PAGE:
David Lobell and a team of researchers from the University of Michigan are looking at how micro-satellite data can help double the impact of agricultural interventions.
“Data from microsatellites can be used to detect and double the impact of sustainable interventions in agriculture at large scales, according to a new study led by the University of Michigan.
By being able to detect the impact and target interventions to locations where they will lead to the greatest increase or yield gains, satellite data can help increase food production in a low-cost and sustainable way.
According to the team of researchers from U-M, the International Maize and Wheat Improvement Center, and Stanford and Cornell universities, finding low cost ways to increase food production is critical given that feeding a growing population and increasing the yields of crops in a changing climate are some of the greatest challenges of the coming decades.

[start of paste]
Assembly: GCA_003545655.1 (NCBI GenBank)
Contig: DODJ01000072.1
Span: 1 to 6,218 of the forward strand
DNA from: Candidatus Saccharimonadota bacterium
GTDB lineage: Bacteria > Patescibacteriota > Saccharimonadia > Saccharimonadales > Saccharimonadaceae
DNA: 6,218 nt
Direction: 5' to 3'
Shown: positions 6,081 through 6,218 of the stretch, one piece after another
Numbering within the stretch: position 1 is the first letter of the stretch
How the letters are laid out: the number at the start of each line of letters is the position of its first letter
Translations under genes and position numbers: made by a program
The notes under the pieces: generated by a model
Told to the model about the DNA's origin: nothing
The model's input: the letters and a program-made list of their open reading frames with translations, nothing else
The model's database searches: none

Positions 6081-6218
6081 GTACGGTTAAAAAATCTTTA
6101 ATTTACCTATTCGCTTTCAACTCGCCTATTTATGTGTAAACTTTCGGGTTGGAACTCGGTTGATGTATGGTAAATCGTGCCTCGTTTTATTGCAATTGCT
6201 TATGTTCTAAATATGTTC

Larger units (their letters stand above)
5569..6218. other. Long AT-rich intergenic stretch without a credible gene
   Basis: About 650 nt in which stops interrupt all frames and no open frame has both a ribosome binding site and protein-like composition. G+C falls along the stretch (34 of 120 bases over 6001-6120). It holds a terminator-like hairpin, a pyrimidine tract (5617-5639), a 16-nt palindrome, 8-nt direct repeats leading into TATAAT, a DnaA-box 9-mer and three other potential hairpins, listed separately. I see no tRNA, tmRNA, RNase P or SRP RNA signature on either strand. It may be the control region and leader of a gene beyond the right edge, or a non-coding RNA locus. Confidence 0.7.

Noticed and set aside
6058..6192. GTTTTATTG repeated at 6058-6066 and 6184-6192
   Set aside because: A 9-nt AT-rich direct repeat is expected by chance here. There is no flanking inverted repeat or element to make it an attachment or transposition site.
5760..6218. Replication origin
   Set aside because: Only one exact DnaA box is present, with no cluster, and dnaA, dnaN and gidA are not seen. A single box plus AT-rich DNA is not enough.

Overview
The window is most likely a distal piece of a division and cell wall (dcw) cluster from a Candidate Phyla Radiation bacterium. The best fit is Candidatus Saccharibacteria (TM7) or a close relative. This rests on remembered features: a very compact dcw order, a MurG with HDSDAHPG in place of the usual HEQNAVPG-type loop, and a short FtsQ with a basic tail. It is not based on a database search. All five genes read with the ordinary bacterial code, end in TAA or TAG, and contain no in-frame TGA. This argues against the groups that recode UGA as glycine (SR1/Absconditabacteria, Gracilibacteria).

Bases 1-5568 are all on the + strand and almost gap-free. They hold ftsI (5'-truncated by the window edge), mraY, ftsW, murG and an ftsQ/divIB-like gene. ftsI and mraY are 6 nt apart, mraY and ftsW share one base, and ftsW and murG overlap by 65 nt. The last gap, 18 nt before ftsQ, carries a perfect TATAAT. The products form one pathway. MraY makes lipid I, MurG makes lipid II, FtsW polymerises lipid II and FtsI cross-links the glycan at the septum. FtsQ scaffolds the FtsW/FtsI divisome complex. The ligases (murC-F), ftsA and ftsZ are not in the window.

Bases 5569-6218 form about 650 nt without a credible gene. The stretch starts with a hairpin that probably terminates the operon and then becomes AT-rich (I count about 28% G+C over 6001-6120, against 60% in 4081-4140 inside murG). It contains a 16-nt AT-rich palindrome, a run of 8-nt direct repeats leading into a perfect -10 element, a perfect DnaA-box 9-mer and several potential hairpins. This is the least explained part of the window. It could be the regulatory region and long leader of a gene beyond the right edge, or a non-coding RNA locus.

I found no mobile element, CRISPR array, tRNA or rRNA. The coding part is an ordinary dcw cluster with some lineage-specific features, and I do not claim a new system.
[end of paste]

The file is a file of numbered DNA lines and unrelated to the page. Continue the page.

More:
“Being able to use microsatellite data, to precisely target an intervention to the fields that would benefit the most at large scales will help us increase the efficacy of agricultural interventions,” said lead author Meha Jain, assistant professor at the U-M School for Environment and Sustainability.”
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